NYSE owner launches Bitcoin futures exchange Bakkt

By William Smith
The owner of the New York Stock Exchange (NYSE), Intercontinental Exchange, has launched a bitcoin futures exchange. The long-gestating Bakkt is a futu...

The owner of the New York Stock Exchange (NYSE), Intercontinental Exchange, has launched a bitcoin futures exchange.

The long-gestating Bakkt is a futures exchange for Bitcoin, meaning traders can bet on whether the cryptocurrency’s price will rise or fall. First planned to open in 2018, regulatory hurdles and other issues repeatedly postponed the launch before it went live this Sunday.

Beyond the legitimacy-generating backing of Intercontinental Exchange, Bakkt is also partnering with the likes of Starbucks, Microsoft and Boston Consulting Group to deliver the platform.

The end goal for Bakkt entails making Bitcoin an accepted part of the financial ecosystem, and bringing the currency inside a federally regulated framework is just the first part of that process. In a blog post before the launch, Bakkt’s COO Adam White said: “we will create the first fully regulated marketplace specifically designed to meet the needs of institutional firms and their clients. This is evidenced by the quality of firms we are working with across trading, clearing, and investing, which are helping frame this new asset class and the infrastructure required to gain wider acceptance and applications.”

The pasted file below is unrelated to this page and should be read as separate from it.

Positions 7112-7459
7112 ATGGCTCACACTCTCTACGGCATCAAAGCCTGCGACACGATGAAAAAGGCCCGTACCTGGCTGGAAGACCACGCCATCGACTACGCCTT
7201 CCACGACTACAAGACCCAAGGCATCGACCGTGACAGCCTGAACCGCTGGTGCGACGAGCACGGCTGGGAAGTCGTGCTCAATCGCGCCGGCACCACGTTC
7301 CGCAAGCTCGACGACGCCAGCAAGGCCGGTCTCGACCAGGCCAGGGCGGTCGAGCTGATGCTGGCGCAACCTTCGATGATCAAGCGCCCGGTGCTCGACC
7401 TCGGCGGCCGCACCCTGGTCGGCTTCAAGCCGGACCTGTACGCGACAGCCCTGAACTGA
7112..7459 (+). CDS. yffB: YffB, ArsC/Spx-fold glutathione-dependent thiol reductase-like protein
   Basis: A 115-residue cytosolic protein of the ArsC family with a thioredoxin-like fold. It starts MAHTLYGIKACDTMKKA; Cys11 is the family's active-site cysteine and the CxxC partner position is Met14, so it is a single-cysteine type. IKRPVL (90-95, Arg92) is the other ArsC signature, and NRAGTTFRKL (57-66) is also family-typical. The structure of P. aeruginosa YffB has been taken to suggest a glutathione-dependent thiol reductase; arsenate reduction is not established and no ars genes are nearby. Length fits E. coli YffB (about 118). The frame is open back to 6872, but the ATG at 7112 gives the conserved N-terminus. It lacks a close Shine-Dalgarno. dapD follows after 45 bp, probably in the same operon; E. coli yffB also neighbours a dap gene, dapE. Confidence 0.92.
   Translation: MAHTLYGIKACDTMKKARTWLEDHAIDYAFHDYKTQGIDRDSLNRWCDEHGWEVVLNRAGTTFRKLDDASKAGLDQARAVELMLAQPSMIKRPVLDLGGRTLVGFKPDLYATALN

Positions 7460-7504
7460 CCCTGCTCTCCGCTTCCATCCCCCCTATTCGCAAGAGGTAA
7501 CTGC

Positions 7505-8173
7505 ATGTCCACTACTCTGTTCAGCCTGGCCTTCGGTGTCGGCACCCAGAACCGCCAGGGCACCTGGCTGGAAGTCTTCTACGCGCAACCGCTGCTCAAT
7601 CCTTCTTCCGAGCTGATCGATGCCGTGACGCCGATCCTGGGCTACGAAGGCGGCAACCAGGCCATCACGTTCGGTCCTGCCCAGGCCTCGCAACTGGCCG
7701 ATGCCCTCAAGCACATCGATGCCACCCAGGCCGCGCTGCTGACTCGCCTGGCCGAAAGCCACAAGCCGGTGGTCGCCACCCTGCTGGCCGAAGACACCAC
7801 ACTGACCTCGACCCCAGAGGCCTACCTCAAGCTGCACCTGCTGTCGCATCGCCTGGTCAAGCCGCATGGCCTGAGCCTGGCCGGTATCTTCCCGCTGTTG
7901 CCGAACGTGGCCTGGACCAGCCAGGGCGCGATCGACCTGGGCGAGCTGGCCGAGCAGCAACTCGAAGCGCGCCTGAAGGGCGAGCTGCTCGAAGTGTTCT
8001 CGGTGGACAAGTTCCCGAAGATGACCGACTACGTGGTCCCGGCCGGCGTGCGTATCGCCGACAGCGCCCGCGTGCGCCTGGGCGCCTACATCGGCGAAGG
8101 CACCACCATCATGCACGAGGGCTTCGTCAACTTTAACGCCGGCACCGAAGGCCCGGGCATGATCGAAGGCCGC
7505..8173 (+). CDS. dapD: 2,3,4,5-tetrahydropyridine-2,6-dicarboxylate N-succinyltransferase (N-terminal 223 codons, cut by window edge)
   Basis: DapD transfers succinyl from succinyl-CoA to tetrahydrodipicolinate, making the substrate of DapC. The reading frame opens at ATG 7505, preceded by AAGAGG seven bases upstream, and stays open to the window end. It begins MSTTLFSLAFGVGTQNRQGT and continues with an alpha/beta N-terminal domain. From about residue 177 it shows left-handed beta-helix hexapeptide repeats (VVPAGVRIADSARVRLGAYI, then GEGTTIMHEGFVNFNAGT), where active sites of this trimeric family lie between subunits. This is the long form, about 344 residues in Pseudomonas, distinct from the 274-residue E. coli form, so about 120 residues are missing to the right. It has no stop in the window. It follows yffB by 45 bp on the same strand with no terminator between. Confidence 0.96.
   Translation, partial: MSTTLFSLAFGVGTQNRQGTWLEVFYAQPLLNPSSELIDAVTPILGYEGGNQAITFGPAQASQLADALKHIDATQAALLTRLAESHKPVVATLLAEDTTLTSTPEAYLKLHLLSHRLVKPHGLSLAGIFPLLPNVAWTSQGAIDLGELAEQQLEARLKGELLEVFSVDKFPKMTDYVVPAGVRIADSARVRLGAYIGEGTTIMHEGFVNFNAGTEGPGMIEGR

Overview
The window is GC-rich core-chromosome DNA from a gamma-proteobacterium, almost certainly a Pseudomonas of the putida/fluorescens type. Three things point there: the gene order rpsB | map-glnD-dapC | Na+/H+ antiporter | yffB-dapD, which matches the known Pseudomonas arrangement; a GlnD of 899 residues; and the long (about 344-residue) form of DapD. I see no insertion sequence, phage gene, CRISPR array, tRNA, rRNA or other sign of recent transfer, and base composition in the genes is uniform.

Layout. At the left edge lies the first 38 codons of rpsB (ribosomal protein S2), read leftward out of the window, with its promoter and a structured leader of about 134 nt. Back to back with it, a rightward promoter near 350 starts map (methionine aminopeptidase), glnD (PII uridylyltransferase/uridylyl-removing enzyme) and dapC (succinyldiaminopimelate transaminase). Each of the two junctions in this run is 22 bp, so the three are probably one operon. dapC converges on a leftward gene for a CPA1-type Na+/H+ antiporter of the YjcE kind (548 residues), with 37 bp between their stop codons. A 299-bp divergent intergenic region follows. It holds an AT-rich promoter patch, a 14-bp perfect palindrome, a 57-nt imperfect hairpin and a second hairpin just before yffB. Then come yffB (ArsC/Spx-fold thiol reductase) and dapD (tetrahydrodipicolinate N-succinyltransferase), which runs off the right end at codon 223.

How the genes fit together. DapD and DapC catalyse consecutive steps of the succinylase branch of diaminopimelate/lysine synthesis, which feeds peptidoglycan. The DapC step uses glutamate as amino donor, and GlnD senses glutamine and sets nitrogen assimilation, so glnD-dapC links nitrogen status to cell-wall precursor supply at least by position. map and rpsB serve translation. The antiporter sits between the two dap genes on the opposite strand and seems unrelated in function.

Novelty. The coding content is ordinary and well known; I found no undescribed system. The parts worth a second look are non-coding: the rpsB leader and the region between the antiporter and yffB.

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Prior to the opening the company launched the Bakkt Warehouse for the deposit and withdrawal of Bitcoin in a safe and secure environment, with the company saying the service was powered by the same infrastructure and security as the NYSE. The Warehouse will act as custodian for physically delivered futures.

Kelly Loeffler, the company’s CEO, outlined Bakkt’s vision, saying: “by now, digital asset markets are global and well-developed, but they have largely been designed to serve retail customers rather than institutional participants. Bakkt is bridging that gap to access this market and solve for factors that have slowed institutional participation. Whether concerns relate to a lack of liquidity, market quality and regulation, or issues with reliability, fees, and operational risks, we are addressing these challenges with a transparent offering.”

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